Flutter’s E1.9bn acquisition of Italian operator Sisal is a bet on online gambling achieving the same dominance there as it has in the UK – and may make it the favourite to run the UK’s National Lottery from 2024.
Flutter has made a late entry into the highly contested bidding process for the UK’s National Lottery, through the E1.9bn acquisition of Italian gaming group, Sisal.
The transaction will see the owner of Paddy Power, Fanduel and PokerStars join the tender just weeks before officials at the regulator make their final decision on who will take Britain’s most lucrative public contract – while staking a claim on Europe’s second gaming markets.
Milan-based Sisal has grown to become one of the top three overall gambling groups in Italy, and the largest by online gambling sales. More than half of its E696m revenues for 2020 came from the online market, of which Sisal now controls 12 percent. Sisal also operates in Turkey and Morocco.
Italy is second only to the UK in terms of European gaming yield, but pales in comparison when it comes to online revenues – an anomaly which many believe will soon be corrected by market forces. However, heavy restrictions on the sector imposed by the populist coalition government of the late noughties – including a near blanket ban on advertising – has hampered this eventuality.
According to Flutter’s chief executive, Peter Jackson, an acquisition into Italy has been on the cards “for a long time” – and Sisal’s mix of online prowess and a 1,700-strong retail estate would make it a competitive go-to brand in a market where formal advertising is not allowed.
Online gambling in the UK already makes up 60 percent of all gambling sales, which Jackson expects Italy will also achieve before long.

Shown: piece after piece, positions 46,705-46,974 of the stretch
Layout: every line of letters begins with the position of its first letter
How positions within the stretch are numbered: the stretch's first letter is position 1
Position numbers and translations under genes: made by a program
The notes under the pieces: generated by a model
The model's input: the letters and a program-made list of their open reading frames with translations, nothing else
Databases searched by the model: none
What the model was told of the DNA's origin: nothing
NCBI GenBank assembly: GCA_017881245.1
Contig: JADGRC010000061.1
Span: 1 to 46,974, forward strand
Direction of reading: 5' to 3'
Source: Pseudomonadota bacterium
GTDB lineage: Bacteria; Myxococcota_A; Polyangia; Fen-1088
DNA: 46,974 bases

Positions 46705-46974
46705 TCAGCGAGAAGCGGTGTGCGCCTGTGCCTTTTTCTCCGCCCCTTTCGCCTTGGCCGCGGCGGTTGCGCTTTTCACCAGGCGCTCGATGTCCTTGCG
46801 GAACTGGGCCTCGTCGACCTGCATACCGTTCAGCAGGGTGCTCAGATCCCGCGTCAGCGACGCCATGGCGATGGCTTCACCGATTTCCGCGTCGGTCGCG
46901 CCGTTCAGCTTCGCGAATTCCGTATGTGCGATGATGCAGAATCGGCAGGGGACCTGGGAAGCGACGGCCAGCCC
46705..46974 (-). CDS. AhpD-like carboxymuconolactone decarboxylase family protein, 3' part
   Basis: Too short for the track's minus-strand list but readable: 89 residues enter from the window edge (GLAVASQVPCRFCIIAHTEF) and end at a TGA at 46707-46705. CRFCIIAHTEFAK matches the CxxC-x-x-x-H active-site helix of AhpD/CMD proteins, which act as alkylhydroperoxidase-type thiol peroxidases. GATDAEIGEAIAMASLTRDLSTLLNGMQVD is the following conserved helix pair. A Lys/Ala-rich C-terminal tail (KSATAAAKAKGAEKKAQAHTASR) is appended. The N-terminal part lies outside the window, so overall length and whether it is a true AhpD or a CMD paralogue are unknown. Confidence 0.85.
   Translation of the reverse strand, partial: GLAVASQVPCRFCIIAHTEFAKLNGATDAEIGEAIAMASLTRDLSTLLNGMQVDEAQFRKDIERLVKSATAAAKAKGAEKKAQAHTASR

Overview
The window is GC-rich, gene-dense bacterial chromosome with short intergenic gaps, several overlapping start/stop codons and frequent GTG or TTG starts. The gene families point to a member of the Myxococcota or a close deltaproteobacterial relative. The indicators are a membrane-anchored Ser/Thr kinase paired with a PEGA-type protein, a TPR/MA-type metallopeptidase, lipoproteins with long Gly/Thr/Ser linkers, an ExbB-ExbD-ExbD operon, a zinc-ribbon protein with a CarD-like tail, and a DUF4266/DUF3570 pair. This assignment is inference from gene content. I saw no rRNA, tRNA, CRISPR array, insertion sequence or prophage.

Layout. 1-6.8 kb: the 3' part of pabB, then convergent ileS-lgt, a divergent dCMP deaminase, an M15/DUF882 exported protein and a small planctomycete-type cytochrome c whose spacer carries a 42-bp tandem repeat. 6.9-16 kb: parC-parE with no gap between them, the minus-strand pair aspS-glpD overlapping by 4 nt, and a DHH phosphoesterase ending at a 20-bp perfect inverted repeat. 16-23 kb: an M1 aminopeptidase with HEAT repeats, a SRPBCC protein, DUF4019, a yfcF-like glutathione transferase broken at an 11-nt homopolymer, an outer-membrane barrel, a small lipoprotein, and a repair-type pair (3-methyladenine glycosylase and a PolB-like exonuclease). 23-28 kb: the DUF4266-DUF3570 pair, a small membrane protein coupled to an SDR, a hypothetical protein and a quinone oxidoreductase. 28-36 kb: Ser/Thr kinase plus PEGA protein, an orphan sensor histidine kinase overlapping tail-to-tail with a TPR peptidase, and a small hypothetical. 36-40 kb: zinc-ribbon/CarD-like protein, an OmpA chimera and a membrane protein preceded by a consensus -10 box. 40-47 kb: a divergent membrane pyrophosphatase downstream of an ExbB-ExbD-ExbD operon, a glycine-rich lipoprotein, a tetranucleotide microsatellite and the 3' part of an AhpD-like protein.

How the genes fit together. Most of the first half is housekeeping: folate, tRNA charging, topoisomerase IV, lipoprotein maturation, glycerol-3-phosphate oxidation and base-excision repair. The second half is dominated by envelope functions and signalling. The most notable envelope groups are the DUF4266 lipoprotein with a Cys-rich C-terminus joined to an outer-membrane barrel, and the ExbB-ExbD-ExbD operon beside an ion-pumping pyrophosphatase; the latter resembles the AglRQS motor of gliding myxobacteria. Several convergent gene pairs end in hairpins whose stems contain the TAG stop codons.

The price tag represents 7.7 times Sisal’s earnings (ebitda) in the 12 months to December. Having bought the business for $1bn from a consortium of Apax, Permira and Clessidra, Sisal’s current owner, the private equity outfit, CVC Partners, had filed for a listing on the stock market in October, targeting a valuation of anywhere between E1.8bn and E2bn.
Jackson also revealed that Flutter had been tightly contested during negotiations by two other rivals, ahead of Sisal’s mooted initial public offering, but “managed to sneak in and prevail”.
While Jackson played down the prospect of operating the National Lottery, saying its “not something we are focused on”, Sisal separately assured it was “absolutely committed to our participation in the competition for the fourth National Lottery licence.”
After a series of postponements due to covid, the UK Gambling Commission is due to announce the winner of the Lottery tender in February. Whether a new owner will have any impact on the decision is not clear. Although the Gambling Commission may well view the new partnership – between a well-established nationwide telecoms company (BT) and a veteran gambling operator (that it will already be well accustomed to dealing with via longstanding UK-licensed Paddy Power and Betfair brands) – as an appealing combination.
Others in the running include the incumbent, Camelot (often criticised for repatriating profits via its parent company, a Canadian pension fund; the Czech lottery operator, Sazka; and media-man (and former pornographer) Richard Desmond.
Flutter’s takeover of Sisal is only the latest in a string of (relatively) small acquisitions since its £10bn megamerger with the Stars Group back in 2019. In November Flutter bought the UK bingo operator Tombola. It also bought into the Indian skill games boom with a controlling stake in Junglee Games this March.
The Sisal tie-up is expected to be completed in the second quarter of 2022.